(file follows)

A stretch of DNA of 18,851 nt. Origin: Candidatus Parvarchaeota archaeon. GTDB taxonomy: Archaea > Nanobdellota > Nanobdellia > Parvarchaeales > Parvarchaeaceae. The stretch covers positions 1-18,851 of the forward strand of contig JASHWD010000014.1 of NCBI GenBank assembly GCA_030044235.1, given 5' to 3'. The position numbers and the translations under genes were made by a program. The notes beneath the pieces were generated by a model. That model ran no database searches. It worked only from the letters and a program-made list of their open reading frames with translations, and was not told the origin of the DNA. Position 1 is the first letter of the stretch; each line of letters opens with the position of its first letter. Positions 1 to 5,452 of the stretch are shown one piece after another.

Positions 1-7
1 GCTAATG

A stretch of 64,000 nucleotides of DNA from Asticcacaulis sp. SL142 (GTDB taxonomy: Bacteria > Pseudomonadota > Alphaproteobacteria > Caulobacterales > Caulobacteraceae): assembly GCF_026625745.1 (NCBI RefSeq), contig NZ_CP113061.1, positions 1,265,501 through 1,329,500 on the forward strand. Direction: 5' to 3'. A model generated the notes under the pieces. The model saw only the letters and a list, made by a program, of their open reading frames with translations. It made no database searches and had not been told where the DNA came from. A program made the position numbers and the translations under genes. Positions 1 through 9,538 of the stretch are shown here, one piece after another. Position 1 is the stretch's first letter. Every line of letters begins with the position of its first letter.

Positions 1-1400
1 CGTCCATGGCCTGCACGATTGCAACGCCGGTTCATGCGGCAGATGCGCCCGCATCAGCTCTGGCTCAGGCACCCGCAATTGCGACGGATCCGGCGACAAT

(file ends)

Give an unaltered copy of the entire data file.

A stretch of DNA of 18,851 nt. Origin: Candidatus Parvarchaeota archaeon. GTDB taxonomy: Archaea > Nanobdellota > Nanobdellia > Parvarchaeales > Parvarchaeaceae. The stretch covers positions 1-18,851 of the forward strand of contig JASHWD010000014.1 of NCBI GenBank assembly GCA_030044235.1, given 5' to 3'. The position numbers and the translations under genes were made by a program. The notes beneath the pieces were generated by a model. That model ran no database searches. It worked only from the letters and a program-made list of their open reading frames with translations, and was not told the origin of the DNA. Position 1 is the first letter of the stretch; each line of letters opens with the position of its first letter. Positions 1 to 5,452 of the stretch are shown one piece after another.

Positions 1-7
1 GCTAATG

A stretch of 64,000 nucleotides of DNA from Asticcacaulis sp. SL142 (GTDB taxonomy: Bacteria > Pseudomonadota > Alphaproteobacteria > Caulobacterales > Caulobacteraceae): assembly GCF_026625745.1 (NCBI RefSeq), contig NZ_CP113061.1, positions 1,265,501 through 1,329,500 on the forward strand. Direction: 5' to 3'. A model generated the notes under the pieces. The model saw only the letters and a list, made by a program, of their open reading frames with translations. It made no database searches and had not been told where the DNA came from. A program made the position numbers and the translations under genes. Positions 1 through 9,538 of the stretch are shown here, one piece after another. Position 1 is the stretch's first letter. Every line of letters begins with the position of its first letter.

Positions 1-1400
1 CGTCCATGGCCTGCACGATTGCAACGCCGGTTCATGCGGCAGATGCGCCCGCATCAGCTCTGGCTCAGGCACCCGCAATTGCGACGGATCCGGCGACAAT